The city's Civilian Investigative Panel condemned the police conduct during the summit saying the police reacted with an "unrestrained and disproportionate use of force" and that "civil rights were trampled." The city was been forced to settle numerous lawsuits with individuals hurt or wrongly arrested by police.

"Manny Diaz has never apologized, never addressed what happened during the FTAA," Frost said. "He refused to meet with us to talk about it."

Last year, the AFL-CIO and the Florida Alliance of Retired Americans, filed a lawsuit against the City of Miami. That lawsuit is scheduled to go to trial early next year. Which means if Diaz is named to the cabinet he would be going through confirmation hearings in the U.S. Senate around the same time he would be required to appear in court to defend himself against the union's claims he violated their First, Fourth, Fifth and Fourteenth amendment rights.

Frost also complained that Diaz has failed to pay workers in the city fairly. "We passed a living wage ordinance but the city never enforced it," he said. "We had to take it to a lawsuit to get the city to do what was right. That kind of stuff bothers me. I have a problem with that."

Frost's troubling comments come at a time when Diaz is under serious consideration for a high level cabinet post.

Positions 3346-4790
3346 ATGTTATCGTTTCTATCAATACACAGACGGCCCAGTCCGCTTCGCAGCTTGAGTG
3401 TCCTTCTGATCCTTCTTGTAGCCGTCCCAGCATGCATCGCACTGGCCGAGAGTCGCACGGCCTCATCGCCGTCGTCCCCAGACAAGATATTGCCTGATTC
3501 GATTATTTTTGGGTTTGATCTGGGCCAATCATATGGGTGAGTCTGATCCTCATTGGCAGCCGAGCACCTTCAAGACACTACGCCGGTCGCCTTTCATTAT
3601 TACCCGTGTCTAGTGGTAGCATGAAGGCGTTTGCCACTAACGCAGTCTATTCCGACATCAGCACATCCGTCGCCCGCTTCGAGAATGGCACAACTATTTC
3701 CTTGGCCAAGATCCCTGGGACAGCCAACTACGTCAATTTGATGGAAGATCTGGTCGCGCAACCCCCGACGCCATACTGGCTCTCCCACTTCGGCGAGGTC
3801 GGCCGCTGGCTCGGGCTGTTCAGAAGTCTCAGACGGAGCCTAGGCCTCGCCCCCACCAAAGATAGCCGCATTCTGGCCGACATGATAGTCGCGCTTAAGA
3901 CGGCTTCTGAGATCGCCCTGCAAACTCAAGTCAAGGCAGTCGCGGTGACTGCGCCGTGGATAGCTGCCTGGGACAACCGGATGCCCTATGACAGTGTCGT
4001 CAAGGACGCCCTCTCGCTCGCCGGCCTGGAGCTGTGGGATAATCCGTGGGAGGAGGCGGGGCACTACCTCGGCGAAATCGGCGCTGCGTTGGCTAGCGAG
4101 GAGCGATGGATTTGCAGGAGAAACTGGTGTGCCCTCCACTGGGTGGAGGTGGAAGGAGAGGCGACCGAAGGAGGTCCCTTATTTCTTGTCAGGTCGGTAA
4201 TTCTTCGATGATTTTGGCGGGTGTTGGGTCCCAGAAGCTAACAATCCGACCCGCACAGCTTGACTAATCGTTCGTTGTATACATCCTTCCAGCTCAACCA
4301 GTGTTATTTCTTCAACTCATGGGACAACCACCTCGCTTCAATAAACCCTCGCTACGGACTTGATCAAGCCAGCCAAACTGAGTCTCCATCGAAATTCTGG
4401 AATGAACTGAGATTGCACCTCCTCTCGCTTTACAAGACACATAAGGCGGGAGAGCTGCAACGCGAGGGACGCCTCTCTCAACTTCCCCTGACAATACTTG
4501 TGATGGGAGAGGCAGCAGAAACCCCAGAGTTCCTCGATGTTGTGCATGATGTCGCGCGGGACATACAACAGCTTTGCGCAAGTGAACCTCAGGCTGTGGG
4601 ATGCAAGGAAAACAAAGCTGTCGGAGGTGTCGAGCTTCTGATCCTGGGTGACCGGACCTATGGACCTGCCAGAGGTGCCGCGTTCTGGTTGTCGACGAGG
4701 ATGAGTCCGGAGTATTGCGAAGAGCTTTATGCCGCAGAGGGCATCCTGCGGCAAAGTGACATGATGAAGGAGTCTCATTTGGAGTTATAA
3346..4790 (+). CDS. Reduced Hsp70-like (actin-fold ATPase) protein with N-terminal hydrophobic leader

Two senior Democratic sources advising the Obama transition team tell CBS4 News that Diaz is one of the leading candidates for the Housing and Urban Development job and is also under consideration to be Transportation Secretary.

"Is it real? Yes it is," one of the senior Democrats told me, adding he believed the HUD job was more likely to happen. "I think he has a lot to offer."

Politically, appointing Diaz would serve two very pressing desires of the Obama team – the need to name a high profile Hispanic to the cabinet and the desire to reward Florida with a cabinet position.

"I think it is important for Florida to be represented in the cabinet," the Democratic source said. "And I don't see another Florida Democrat that qualifies."

The dearth of Florida Democrats comes from the fact that most of the well-known individuals who could be called on to take a cabinet post are members of Congress and are unlikely to want to give up their seats.

It is the need to appoint a Hispanic to the cabinet, however, that is really driving Diaz's name within the Obama camp. The Hispanic vote was critical to Obama's election and he has pledged to create a cabinet as diverse as the people who elected him.

"Manny is just lucky he is a Hispanic Democrat with a high profile," said the second Democrat advising the transition.

Ten days ago, Diaz's name was mentioned in connection with a new post Obama is planning to create, the White House Office of Urban Policy. With Diaz's background as president of the U.S. Conference of Mayors, such a job would seem a good fit for Diaz.

But with Hillary Clinton now in line to be Secretary of State, beating out New Mexico Gov. Bill Richardson for the post, Diaz's name was suddenly elevated to cabinet consideration (Further complicating matters, late Friday the Washington Post reported Richardson may be named Commerce Secretary.)

"This is all happening very fast," said the second Democrat. "And what is really happening here is that Manny is promoting himself, through the U.S. Conference of Mayors, trying to get an appointment."